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There are a lot of websites talking about bananas as food for humans. But not many people think of the banana peels as a food source for their plants. It’s always good to keep banana peels after you’ve eaten the banana because bananas as fertilizer is a good thing.
Plants need food and nutrients to thrive. Most spoken about nutrients are the N for nitrogen, the P for phosphorus and K for Kalium called Potassium.
Other macronutrients needed by plants are calcium, sulfur, magnesium, and sodium.
Next, to macronutrients, plants also need micronutrients like Boron, Manganese, Iron, Zinc, Copper, Molybdenum, nickel and cobalt.
Although we could go on about these macro and micronutrients for plants let’s go back to the banana peel as a fertilizer and see what values we can expect to find in banana peels.
Nitrogen the N value
When starting with the N of the NPK values, one could think that banana peels are useless as there is no Nitrogen to be found in banana peels. This is because it’s a fruit and Nitrogen is needed for foliage, not fruit peels. The green colored leaves of the banana plant do contain a lot of nitrogen but it would be quite difficult to transport those leaves to our places just to get the nitrogen.
Phosphorus the P value
The peels of bananas contain about 3.25% of phosphorus, so that is quite interesting for the plants.
Phosphorus helps root growth and it helps the plant to harden against winter cold. It also helps flowering and fruiting by speeding things up.
Potassium the K value
Banana peels contain a lot of potassium. The ratio is about 42%. This is a really high percentage. If we compare the percentage of banana peels to wood ash which only contains 10%, the banana peels contain 4 times the amount that the wood ash contains. This is really good news as potassium is really helping out in strengthening the stems of plants, it helps the water flow and nutrient flow through the plant, so it helps the plant against disease and this also helps flowering. Potassium will also increase the size of any fruits grown on plants.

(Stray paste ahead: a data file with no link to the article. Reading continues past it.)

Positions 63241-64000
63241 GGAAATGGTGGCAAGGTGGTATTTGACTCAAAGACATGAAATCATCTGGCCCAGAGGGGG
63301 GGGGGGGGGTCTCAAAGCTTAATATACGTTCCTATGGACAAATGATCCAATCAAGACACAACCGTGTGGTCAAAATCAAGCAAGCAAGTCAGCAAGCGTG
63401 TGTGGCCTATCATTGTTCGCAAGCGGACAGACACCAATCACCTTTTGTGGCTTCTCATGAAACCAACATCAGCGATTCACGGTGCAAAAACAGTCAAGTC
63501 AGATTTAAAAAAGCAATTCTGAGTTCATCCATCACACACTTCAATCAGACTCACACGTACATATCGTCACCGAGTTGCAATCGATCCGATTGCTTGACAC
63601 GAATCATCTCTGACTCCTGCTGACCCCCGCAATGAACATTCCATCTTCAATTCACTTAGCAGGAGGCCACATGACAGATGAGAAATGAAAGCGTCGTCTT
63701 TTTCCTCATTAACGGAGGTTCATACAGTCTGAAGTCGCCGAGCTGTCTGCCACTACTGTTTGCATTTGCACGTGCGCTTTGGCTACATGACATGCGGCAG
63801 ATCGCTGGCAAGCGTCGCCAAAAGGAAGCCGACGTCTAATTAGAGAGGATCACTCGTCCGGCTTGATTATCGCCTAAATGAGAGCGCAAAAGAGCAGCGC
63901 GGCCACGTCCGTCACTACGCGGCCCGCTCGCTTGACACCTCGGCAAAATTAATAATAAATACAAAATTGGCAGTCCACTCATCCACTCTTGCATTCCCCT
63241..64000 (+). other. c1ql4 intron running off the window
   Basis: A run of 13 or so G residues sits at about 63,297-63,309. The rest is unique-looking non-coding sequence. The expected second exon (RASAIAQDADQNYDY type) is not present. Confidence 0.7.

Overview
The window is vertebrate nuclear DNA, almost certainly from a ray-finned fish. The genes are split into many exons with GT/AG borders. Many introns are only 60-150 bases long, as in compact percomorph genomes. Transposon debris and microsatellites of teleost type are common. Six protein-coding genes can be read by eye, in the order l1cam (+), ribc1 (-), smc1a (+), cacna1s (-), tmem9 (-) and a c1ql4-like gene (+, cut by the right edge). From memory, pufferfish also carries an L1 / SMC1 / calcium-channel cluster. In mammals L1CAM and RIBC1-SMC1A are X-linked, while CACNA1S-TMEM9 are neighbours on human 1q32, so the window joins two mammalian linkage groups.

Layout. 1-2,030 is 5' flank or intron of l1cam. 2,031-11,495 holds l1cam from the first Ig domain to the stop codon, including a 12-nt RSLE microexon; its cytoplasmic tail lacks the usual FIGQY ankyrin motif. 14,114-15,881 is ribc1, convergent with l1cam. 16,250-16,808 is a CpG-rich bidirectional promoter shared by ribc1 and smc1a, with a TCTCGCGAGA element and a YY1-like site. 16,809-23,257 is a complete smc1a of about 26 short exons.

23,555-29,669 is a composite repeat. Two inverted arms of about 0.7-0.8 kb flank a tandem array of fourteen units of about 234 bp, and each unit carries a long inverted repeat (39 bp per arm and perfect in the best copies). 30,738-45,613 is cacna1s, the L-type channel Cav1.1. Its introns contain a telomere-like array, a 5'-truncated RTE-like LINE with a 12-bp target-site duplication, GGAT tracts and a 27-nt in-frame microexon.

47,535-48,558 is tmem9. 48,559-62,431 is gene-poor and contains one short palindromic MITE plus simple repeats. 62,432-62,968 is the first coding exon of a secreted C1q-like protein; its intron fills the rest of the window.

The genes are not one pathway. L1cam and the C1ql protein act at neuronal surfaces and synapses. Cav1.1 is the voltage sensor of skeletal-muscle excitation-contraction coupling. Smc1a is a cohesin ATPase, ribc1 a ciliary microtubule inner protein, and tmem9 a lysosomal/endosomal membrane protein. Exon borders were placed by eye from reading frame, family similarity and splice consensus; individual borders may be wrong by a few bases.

Next, to the N P K values, banana peels also contain calcium, manganese, sodium, magnesium, and sulfur.
As banana peels compost at a really high tempo, the nutrients are given to the plants more rapidly than most other composting materials. So the plants are fed faster.
We do have to conclude that banana peels are not a complete fertilizer as there is no Nitrogen in the peels, but this problem can be solved by composting the banana peels with other nitrogen-rich materials such as greens and grass clippings in a compost heap.
There are several ways banana peels can be used as a nutrient booster.
Above we already spoke about composting the banana peels in a compost heap with other materials.
Another option is to just bury the banana peel next to the stem of a plant. We will have to add a nitrogen booster as well so maybe it can be used together with a nettle tea or something similar in nitrogen value.
The third option is to put the banana peels together with nettles and other weeds in a bucket and fill the bucket with water. By stirring daily for a couple of weeks, the nutrients will dissolve in the water and we can use the water to fertilize the plants. This way we have a complete fertilizer and the plants can absorb it right away.
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Thanks for reading and see you in the next post.